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In the Bible, the word leprosy is mentioned upwards of 40 times, depending on the Bible version being used. Leprosy was common in Bible times, and the many references to it were well understood by ...
Because it was a prevalent disease at the time. We don't see it around much here because of modern medicine. But it was a disease that they could relate to quite well. It was pretty much terrible.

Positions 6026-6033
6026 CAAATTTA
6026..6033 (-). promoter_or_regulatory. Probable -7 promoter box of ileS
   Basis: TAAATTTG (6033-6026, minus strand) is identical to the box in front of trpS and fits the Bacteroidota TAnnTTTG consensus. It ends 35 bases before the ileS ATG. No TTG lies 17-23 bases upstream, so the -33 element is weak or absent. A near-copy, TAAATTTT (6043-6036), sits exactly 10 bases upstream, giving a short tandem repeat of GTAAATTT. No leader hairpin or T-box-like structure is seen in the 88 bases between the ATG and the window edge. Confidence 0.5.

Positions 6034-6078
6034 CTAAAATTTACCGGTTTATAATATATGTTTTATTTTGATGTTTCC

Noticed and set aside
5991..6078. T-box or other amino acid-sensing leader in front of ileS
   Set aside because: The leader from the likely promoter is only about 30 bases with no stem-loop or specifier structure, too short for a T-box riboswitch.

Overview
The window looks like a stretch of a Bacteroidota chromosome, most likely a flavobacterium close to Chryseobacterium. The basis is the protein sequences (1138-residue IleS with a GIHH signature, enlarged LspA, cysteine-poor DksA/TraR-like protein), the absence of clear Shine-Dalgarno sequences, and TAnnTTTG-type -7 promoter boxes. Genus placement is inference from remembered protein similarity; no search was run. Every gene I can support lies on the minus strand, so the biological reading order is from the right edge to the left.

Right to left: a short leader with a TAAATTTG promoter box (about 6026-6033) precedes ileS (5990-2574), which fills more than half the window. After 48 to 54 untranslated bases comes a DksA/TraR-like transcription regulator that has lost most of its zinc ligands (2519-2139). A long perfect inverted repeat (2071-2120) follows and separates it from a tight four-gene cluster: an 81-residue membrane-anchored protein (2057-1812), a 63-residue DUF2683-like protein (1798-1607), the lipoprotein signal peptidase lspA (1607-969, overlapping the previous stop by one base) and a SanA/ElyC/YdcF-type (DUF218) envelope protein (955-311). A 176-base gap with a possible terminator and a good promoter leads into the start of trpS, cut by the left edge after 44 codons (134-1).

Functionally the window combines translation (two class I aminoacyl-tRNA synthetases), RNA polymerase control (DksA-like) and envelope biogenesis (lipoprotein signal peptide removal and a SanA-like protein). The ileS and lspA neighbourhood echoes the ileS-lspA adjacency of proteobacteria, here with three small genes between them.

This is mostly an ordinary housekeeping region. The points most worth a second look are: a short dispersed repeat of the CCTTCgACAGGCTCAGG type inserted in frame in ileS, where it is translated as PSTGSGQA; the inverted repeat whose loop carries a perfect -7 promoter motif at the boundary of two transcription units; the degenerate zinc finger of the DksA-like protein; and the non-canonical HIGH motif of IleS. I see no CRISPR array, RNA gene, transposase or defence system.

Contrary to popular belief, biblical leprosy is not Hansen's disease (modern leprosy), but rather what we call candidiasis, dermatophytosis, or ringworm. In other words, a skin fungal infection. It doesn't take long to find medical literature discussing skin fungal infections that literally uses the exact same descriptions as Leviticus. Furthermore, the leprosy of clothing and in the walls of homes perfectly match mold and mildew, as well. In addition to leprosy, implications of fungi arise for the Feast of Unleavened Bread, as well, aka Feast of Unfermented Food. In biblical times, the only leavening agent they had to use was yeast, which is a type of fungus (bacteria also ferments, but is arguably virtually impossible to manipulate or control). On the Passover afternoon of the crucifixion, John 19:30 specifically states that when Jesus received the sour wine, (vinegar, or a full spectrum product of fermentation) he said "It is finished" and gave up his spirit. So his receipt of vinegar was precisely when he died. So, the question is, why is the fungus among us such a big deal? The scriptures don't explicitly tell us, but my own speculations are that fungi constitute the mechanism by which we return to the dust. Originally, fungi were intended to recycle biological waste in the ground. However, once death became part of reality, fungi are now literally the mechanism by which God's statement in Genesis 3:19 manifests. Biologists claim that without fungi, the earth would be littered with carcasses everywhere. Just some food for thought...
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